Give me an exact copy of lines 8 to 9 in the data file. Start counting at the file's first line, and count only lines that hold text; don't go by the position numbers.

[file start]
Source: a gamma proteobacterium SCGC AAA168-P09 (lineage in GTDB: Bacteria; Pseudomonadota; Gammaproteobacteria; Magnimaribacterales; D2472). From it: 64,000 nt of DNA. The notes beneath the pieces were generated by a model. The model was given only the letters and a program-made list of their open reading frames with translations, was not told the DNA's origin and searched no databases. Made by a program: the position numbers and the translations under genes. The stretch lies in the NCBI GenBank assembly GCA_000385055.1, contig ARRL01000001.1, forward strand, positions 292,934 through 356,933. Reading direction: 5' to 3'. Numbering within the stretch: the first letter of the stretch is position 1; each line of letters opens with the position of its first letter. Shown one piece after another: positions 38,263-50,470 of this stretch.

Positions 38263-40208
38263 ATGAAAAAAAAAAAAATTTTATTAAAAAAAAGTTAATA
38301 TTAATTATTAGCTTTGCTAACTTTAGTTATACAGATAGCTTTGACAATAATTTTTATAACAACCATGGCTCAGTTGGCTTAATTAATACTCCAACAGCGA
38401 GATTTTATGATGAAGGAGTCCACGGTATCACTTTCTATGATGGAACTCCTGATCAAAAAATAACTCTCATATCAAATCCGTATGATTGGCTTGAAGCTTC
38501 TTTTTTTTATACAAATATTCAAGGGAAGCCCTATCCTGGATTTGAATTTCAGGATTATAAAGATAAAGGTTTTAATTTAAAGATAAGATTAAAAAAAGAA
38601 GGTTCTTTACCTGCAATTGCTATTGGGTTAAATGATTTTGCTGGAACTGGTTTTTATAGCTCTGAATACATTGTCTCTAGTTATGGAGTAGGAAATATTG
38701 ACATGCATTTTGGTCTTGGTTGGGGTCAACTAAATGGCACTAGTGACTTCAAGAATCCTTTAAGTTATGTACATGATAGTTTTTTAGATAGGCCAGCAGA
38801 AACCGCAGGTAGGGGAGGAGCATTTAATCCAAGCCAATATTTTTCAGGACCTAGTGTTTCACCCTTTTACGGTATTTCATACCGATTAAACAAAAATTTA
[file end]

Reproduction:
38701 ACATGCATTTTGGTCTTGGTTGGGGTCAACTAAATGGCACTAGTGACTTCAAGAATCCTTTAAGTTATGTACATGATAGTTTTTTAGATAGGCCAGCAGA
38801 AACCGCAGGTAGGGGAGGAGCATTTAATCCAAGCCAATATTTTTCAGGACCTAGTGTTTCACCCTTTTACGGTATTTCATACCGATTAAACAAAAATTTA